Supplementary Figure 4 The predictive power of SMiLE-seq data.

a. The predictive power of SMiLE-seq motifs compared to the motifs that are retrievable from HT-SELEX data or computed from HT-SELEX data cycle 1 using the HMM-based analysis pipeline. For each motif, we computed area under the ROC curve (AUC) values on the 500 top peaks of the ENCODE ChIP-seq datasets for a given TF. The heat map represents the AUC values computed for SMiLE-seq, HT-SELEX and HT-SELEX cycle1 motifs on the respective ChIP-seq datasets that were selected based on the highest mean AUC values among all five models. b. Each box plot represents the AUC value computed for SMiLE-seq, HT-SELEX, JASPAR and HOCOMOCO DNA binding models on a 500bp peak interval obtained from ranked (from high-to-low) ENCODE ChIP-seq data. c-f. Egr1 binding affinity. (c) Correlation between the k-mer enrichment of all possible SNP variants of the GCGTGGGCG 9-mer data derived from either the SMiLE-seq experiment or different selection cycles of HT-SELEX (SRA ID: ERR185027 for cycle 2, ERR185028 for cycle 3 and ERR185029 for cycle 4) and corresponding binding affinities computed from Kd values2 of the Egr1 mouse TF. (d) Same, but the binding affinities of 9-mers computed from Kon/Koff values. (e-f). Correlation between normalized PBM (UniPROBE Accession Number: UP00007) 9-mer counts of all possible GCGTGGGCG SNP variants as well as the respective 9-mer SMiLE-seq counts and corresponding binding affinity values of Egr1 TF computed either from Kds (e) or Kon/Koff values (f). rp and rs denote Pearson and Spearman correlation coefficients respectively.2. Geertz, M., Shore, D. & Maerkl, S. J. Massively parallel measurements of molecular interaction kinetics on a microfluidic platform. Proc. Natl. Acad. Sci. U. S. A. 109, 16540–16545 (2012).

Supplementary Figure 5 Identification of binding motifs for TF heterodimers using SMiLE-seq.

a. Schematic representation of the experimental setup. Step 1. Biotinylated anti-eGFP antibody is immobilized under the button of the SMiLE-seq device. Step 2. Dimerizing transcription factor (TF1) fused to an eGFP tag, dimer partner (TF2) tagged with mCherry and Cy5-labeled DNA baits are introduced into the chip. Step 3. Antibody-immobilized complexes consisting of TF1, TF2, and DNA are trapped under the flexible PDMS membrane; dimer formation is confirmed by fluorescent read-out. Step 4. Unbound molecules as well as molecular complexes are washed away. b. TOMTOM3 comparison of JASPAR and SMiLE-seq binding motifs for mouse PPARγ:RXRα and human ARNTL:CLOCK heterodimers.3. Gupta, S., Stamatoyannopoulos, J. A., Bailey, T. L. & Noble, W. Quantifying similarity between motifs. Genome Biol. 8, R24 (2007).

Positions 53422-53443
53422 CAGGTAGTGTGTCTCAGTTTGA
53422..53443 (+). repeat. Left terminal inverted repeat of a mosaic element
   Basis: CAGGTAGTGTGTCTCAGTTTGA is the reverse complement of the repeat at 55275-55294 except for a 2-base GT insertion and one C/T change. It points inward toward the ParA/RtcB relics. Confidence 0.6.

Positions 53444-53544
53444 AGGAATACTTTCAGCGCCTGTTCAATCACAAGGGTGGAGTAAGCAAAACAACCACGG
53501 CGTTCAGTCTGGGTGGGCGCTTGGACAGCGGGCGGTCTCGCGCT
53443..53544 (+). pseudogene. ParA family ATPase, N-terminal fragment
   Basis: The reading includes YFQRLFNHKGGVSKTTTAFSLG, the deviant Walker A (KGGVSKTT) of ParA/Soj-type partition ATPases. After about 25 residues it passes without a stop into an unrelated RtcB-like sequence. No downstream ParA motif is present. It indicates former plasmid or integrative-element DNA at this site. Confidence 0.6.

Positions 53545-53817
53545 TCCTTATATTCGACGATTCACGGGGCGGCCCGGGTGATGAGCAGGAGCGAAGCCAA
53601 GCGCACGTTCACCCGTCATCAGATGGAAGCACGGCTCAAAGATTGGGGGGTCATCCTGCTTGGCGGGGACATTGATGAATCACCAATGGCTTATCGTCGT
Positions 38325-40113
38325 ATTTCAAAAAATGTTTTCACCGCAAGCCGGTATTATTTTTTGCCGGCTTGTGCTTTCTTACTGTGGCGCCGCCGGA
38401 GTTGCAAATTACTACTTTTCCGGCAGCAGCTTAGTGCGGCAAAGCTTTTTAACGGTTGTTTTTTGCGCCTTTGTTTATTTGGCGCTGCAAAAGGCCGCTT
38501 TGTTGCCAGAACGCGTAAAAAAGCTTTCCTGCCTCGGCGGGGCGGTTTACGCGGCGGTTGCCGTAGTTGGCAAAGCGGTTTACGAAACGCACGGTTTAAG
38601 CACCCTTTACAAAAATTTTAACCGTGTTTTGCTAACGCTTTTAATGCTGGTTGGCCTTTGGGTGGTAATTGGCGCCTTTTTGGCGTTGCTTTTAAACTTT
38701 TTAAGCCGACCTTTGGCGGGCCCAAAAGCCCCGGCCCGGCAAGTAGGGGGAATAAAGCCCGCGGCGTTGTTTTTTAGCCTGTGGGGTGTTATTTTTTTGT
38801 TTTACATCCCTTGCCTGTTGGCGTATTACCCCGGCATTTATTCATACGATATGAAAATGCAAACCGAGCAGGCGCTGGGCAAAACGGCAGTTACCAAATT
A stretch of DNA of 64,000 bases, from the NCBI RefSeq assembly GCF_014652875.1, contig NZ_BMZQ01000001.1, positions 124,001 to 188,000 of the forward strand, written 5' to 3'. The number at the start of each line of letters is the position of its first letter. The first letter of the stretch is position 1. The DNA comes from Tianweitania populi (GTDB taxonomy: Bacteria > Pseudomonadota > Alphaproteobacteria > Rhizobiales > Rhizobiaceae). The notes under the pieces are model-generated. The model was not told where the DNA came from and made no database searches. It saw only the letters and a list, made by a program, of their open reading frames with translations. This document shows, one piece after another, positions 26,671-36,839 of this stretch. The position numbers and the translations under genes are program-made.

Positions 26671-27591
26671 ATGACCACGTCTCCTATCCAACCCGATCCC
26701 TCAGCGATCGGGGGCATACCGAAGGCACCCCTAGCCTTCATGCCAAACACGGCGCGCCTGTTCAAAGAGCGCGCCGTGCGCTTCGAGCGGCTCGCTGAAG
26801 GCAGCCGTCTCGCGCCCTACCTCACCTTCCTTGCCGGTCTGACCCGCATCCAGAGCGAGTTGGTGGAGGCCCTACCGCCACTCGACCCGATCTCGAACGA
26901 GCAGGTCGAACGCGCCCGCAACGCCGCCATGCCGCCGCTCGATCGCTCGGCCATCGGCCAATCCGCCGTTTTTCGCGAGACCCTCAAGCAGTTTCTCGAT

Supplementary Figure 6 JUN:FOS motifs.

Primary (top) and secondary (bottom) motifs identified for JUN:FOS heterodimers.

Supplementary Figure 7 Genomic regions bound by KRAB ZFPs.

Peak annotation of the genomic regions bound by ZFP14 (a), ZNF135 (b), ZNF682 (c) obtained from HOMER4 and GREAT5 analyses.4. Heinz, S. et al. Simple combinations of lineage-determining transcription factors prime cis-regulatory elements required for macrophage and B cell identities. Mol. Cell 38, 576–589 (2010).5. McLean, C. Y. et al. GREAT improves functional interpretation of cis-regulatory regions. Nat. Biotechnol. 28, 495–501 (2010).

Supplementary Figure 8 An example of an initial HMM with a seed sequence 'ATGCCC'.

The emission states in the boxes correspond to 'A', 'C', 'G' and 'T' respectively. The red values are the values that are not subjected to EM training.

Supplementary information

Supplementary Text and Figures

Supplementary Figure 1–8 and Supplementary Tables 3–6 (PDF 1823 kb)

Supplementary Table 1

TFs used in the study. (XLSX 107 kb)

Supplementary Table 2

AUC values computed for SMiLE-seq, HTSELEX, JASPAR, HOCOMOCO and UniPROBE models on ChIP-seq peak intervals. (XLSX 132 kb)

Supplementary Data

SMiLE-seq-derived PWMs (ZIP 36 kb)

Rights and permissions

Reprints and Permissions

About this article

Verify currency and authenticity via CrossMark

Cite this article

Isakova, A., Groux, R., Imbeault, M. et al. SMiLE-seq identifies binding motifs of single and dimeric transcription factors. Nat Methods 14, 316–322 (2017). https://doi.org/10.1038/nmeth.4143

Download citation

Further reading